ERBIL (Kurdistan 24) – Turkey’s judicial authorities sentenced over the weekend one of the country’s prominent Kurdish political authors, Fuat Onen, to three years and one month of imprisonment for his writings and social media posts over the years in support of Kurdistan’s independence.
A heavy penal court in Istanbul agreed with prosecutors that the Kurdish province Mardin-based Onen’s work and his frequent displays of the Kurdistan flag on his social media pictures amounted to “terror propaganda” for the armed Kurdistan Workers’ Party (PKK) and its civilian umbrella organization Kurdistan Communities Union (KCK).
Speaking over the phone with Kurdistan 24 on Monday, Onen said the decision against him was “unlawful and meant to force Kurdistanis to keep silent” as courts “acted in line with orders from the executive.”
“They want silence. They want all Kurdistanis to keep their mouth shut. And they know I have nothing to do with the KCK,” Onen, a long-time campaigner for Kurdish statehood, said.
“Now, others are afraid of writing their views about Kurdistan,” he added. “The funny thing is KCK rejects Kurdistan’s independence and flag.”
Onen is known for his criticism of the PKK over the group’s rejection of a unified, independent Kurdistan straddling along the Kurdish lands divided between Iraq, Iran, Turkey, and Syria.
He explained that among the charges Turkish prosecutors brought against him were his defense of the Kurdistan Region’s 2017 independence referendum, his use of the Kurdistan flag in his profile picture on the social media network Facebook, and his articles on a series of meetings in 2013 between Kurdish parties from the four countries to form a national congress.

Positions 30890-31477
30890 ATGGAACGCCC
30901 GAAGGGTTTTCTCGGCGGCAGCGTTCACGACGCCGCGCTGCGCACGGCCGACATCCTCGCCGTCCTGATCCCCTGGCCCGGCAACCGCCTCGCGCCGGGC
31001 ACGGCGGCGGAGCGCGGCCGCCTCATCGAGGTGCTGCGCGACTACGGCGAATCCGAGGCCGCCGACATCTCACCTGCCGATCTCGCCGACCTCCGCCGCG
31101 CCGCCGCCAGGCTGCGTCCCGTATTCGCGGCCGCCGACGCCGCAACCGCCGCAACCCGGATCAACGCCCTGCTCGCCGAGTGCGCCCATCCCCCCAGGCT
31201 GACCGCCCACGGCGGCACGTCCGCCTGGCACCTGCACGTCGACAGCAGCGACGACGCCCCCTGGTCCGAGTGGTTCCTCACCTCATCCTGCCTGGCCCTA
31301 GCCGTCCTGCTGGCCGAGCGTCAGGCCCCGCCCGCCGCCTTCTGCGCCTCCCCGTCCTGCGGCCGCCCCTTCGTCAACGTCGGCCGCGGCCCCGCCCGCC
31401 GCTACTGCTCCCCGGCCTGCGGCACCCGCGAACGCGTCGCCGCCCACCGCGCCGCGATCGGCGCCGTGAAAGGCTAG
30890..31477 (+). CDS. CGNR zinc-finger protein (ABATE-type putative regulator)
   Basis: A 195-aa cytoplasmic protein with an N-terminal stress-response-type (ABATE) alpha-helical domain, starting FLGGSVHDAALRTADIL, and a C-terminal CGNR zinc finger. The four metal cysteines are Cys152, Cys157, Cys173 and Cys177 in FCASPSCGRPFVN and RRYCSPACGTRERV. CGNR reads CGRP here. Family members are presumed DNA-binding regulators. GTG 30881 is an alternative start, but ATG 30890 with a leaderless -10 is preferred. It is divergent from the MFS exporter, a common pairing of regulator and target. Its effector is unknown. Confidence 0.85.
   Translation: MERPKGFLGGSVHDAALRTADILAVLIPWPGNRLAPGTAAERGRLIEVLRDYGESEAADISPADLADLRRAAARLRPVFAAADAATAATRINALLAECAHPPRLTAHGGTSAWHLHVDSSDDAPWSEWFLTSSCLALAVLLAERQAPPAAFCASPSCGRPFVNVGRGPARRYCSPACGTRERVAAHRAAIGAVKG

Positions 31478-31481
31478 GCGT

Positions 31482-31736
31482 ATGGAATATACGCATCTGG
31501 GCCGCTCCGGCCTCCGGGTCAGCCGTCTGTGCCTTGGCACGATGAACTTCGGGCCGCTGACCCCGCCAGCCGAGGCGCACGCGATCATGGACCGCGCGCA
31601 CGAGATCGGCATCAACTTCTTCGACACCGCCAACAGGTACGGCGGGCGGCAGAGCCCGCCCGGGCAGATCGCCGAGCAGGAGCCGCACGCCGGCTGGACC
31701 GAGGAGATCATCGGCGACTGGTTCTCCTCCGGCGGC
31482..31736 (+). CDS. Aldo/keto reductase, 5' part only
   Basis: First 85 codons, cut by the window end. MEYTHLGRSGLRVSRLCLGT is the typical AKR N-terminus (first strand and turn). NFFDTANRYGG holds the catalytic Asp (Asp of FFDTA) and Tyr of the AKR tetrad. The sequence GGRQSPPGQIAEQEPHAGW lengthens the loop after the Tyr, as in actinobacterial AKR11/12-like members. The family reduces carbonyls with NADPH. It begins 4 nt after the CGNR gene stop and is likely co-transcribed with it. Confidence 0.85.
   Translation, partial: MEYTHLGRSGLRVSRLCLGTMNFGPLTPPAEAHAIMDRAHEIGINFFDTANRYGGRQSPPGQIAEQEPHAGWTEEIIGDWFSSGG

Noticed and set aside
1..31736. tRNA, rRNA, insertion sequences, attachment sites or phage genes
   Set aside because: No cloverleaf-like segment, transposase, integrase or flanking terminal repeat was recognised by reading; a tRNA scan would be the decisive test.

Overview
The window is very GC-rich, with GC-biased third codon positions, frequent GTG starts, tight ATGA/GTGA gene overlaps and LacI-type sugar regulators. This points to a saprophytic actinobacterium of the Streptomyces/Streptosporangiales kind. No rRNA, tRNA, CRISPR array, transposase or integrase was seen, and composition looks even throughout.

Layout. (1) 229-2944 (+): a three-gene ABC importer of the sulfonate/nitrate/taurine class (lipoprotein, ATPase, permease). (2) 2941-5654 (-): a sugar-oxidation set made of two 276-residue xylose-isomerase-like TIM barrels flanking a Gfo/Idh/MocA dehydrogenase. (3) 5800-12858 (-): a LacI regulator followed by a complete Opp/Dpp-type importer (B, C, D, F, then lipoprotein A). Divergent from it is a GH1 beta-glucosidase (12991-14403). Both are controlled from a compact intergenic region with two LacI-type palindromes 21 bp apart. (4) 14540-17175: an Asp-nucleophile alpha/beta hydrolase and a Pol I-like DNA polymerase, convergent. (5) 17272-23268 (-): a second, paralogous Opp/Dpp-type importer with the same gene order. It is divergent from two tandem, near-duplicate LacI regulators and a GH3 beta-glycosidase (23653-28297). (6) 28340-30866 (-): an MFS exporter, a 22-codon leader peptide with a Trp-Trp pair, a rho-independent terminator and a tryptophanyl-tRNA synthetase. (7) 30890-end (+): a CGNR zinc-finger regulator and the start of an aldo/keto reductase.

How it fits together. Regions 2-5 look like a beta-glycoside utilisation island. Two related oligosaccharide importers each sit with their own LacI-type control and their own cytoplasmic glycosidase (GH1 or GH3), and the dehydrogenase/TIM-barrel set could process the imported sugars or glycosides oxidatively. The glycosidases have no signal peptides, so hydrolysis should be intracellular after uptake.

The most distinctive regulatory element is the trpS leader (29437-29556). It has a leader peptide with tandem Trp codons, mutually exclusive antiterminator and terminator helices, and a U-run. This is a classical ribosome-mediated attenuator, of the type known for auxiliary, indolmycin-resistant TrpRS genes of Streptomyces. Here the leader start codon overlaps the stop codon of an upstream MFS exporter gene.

“The court also alleged that my condemnation of the massacres in Roboski and Paris were terror propaganda,” he added.
The first massacre Onen referred to was an air assault by the Turkish warplanes in 2011 that killed 34 civilians, 17 of them children, in Sirnak province’s Roboski village on the border with the Kurdistan Region.
The second one in Paris was the assassination in 2013 of three female Kurdish political activists, including Sakine Cansiz, a PKK co-founder, suspected to have been carried out by the Turkish intelligence.
Onen was previously sentenced to 13 months in 2008 by a court in the Urfa province again for his writings. However, that jail term was indefinitely delayed on condition of “not repeating the offense.”
The latest decision means Onen (65) will have to serve prison time. His lawyers have taken the case to a higher court, but the author said he did not expect judicial authorities to overturn the sentence, although his remarks fall within freedom of expression.
Onen’s nephew Bilind Onen was one of the two killed by a remote-controlled car bomb that the self-proclaimed Islamic State affiliates detonated across the US Consulate in Erbil on April 17, 2015.
Editing by Karzan Sulaivany